! EN_01173231_0004 SCI
Sun spots, 1875. This artwork is part of a collection by the French artist and amateur astronomer Etienne Leopold Trouvelot (1827-1895).
! EN_01173231_0005 SCI
Total solar eclipse, 1878. This artwork is part of a collection by the French artist and amateur astronomer Etienne Leopold Trouvelot (1827-1895).
! EN_01173231_0006 SCI
Mars, 1877. This artwork is part of a collection by the French artist and amateur astronomer Etienne Leopold Trouvelot (1827-1895).
! EN_01173231_0007 SCI
Jupiter, 1880. This artwork is part of a collection by the French artist and amateur astronomer Etienne Leopold Trouvelot (1827-1895).
! EN_01173231_0008 SCI
Langley's sunspot observation. Artwork showing an extended observation of a sunspot, made on 24 December 1873 by US astronomer and inventor Samuel Pierpont Langley (1834-1906). Sunspots, first observed with telescopes in 1610, are areas of magnetic activity that are cooler than the rest of the Sun's surface. They are massive structures, ranging in size from hundreds to thousands of kilometres across. This artwork shows the cooler central areas (dark) and the hotter (lighter) areas round the sunspot. This copy of Langley's drawing is from a German publication, and has a German caption across bottom.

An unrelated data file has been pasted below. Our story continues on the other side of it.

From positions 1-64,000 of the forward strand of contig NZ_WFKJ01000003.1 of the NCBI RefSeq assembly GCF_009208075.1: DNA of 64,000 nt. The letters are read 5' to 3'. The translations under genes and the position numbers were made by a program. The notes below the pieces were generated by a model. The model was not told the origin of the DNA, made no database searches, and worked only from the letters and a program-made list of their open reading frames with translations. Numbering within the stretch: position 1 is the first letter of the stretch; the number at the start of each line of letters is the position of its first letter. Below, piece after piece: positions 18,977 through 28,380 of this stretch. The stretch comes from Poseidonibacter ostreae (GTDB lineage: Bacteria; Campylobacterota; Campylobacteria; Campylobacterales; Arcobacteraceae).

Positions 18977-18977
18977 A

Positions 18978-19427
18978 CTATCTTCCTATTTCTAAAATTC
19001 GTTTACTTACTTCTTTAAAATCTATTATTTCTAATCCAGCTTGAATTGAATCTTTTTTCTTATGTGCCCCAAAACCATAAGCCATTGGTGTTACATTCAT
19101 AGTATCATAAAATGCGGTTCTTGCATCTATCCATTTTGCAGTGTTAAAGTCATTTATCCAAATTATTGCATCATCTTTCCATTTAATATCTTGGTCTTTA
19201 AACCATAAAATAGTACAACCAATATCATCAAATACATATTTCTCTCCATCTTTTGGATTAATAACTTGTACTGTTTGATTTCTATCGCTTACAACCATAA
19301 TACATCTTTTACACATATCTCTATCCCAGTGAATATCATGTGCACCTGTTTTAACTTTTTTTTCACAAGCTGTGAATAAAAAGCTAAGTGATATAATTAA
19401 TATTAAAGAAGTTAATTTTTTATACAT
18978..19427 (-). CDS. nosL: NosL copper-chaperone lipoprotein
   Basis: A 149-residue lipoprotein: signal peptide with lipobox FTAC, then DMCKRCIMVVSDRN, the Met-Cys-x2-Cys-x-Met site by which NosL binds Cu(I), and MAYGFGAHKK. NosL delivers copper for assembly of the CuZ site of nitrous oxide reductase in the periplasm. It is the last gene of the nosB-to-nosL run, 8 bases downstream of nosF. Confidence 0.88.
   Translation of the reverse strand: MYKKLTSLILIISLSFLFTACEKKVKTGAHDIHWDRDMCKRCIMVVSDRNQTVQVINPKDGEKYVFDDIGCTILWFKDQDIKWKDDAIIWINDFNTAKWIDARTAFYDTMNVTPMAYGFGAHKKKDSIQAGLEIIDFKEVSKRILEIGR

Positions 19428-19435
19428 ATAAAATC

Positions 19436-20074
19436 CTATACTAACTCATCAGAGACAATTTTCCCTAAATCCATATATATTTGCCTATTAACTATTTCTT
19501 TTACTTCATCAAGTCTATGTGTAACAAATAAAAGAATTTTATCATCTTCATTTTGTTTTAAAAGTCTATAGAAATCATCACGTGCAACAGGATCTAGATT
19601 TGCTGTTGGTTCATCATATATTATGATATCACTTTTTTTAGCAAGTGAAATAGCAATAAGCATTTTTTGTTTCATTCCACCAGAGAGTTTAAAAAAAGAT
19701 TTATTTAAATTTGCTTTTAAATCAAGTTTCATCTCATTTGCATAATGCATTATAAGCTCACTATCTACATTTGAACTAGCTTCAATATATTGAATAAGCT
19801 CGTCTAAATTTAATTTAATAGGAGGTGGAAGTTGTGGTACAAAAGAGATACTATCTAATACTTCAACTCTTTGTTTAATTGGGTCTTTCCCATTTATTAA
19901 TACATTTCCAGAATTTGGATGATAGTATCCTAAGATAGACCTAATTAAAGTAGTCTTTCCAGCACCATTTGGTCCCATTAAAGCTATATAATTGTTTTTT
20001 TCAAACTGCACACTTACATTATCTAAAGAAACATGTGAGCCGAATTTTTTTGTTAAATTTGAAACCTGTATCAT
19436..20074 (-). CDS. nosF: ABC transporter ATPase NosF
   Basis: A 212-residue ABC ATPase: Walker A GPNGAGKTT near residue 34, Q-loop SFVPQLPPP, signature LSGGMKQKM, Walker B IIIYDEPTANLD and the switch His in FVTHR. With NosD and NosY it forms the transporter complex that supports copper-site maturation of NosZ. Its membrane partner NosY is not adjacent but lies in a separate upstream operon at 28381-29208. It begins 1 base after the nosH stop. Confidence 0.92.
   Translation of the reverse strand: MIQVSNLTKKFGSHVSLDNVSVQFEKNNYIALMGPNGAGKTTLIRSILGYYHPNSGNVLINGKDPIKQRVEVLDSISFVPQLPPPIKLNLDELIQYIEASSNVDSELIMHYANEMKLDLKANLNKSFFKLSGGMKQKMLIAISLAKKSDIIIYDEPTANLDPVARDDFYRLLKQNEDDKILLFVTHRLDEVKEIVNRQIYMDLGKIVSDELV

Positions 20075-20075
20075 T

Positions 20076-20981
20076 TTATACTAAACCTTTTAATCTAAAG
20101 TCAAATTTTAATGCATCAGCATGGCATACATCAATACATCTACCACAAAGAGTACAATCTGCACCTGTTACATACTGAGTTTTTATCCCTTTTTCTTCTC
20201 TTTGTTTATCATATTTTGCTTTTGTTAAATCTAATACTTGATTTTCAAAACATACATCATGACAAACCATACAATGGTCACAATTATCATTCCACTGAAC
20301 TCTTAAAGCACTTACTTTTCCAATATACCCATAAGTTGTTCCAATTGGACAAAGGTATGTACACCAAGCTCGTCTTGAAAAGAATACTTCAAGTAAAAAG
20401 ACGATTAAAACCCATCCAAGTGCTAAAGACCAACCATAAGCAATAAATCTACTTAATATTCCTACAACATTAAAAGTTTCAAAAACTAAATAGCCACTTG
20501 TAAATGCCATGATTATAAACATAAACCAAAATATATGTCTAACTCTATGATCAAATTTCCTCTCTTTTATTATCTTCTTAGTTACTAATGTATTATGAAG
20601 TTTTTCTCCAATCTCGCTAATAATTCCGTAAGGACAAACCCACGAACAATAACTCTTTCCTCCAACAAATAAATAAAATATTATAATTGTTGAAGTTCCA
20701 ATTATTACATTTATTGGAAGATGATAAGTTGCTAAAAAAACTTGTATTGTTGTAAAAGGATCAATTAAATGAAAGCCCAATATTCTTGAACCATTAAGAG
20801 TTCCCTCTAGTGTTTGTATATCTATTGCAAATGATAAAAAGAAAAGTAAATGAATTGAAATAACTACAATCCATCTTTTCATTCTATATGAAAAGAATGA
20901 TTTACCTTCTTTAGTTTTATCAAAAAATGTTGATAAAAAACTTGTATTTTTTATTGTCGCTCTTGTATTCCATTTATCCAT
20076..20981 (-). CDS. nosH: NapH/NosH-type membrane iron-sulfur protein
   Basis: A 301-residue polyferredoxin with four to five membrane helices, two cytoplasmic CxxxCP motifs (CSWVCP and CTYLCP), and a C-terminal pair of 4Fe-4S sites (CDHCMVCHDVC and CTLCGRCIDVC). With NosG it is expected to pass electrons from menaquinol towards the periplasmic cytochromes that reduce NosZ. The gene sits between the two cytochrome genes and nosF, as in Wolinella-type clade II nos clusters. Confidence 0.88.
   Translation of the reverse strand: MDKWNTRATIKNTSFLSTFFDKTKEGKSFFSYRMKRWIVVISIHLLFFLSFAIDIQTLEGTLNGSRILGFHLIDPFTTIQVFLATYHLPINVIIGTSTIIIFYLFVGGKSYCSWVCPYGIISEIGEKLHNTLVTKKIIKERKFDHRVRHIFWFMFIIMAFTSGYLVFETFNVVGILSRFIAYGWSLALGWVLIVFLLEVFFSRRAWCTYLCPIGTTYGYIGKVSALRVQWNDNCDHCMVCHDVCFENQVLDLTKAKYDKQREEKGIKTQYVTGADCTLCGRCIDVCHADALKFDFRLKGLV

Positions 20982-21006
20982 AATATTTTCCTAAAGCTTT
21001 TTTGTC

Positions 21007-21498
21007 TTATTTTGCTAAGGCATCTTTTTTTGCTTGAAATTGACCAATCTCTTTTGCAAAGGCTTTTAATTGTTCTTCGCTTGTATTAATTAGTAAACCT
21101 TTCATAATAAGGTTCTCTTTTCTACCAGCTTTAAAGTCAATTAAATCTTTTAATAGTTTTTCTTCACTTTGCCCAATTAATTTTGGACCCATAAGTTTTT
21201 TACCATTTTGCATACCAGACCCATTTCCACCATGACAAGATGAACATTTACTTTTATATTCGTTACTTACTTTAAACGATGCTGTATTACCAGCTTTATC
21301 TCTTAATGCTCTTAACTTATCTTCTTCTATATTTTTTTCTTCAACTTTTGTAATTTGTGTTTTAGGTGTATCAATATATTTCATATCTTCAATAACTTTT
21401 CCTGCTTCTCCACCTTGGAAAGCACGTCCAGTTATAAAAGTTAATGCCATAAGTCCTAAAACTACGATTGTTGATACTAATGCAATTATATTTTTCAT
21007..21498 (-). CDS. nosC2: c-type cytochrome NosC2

! EN_01173231_0009 SCI
Secchi's sunspot observation. Artwork of an observation of a sunspot, made in 1873 by the Italian Jesuit astronomer Father Pietro Angelo Secchi (1818-1878). Sunspots, first observed with telescopes in 1610, are areas of magnetic activity that are cooler than the rest of the Sun's surface. They are massive structures, ranging in size from hundreds to thousands of kilometres across. This artwork shows the cooler central area (dark) and the hotter (lighter) areas round the sunspot.
! EN_01173231_0010 SCI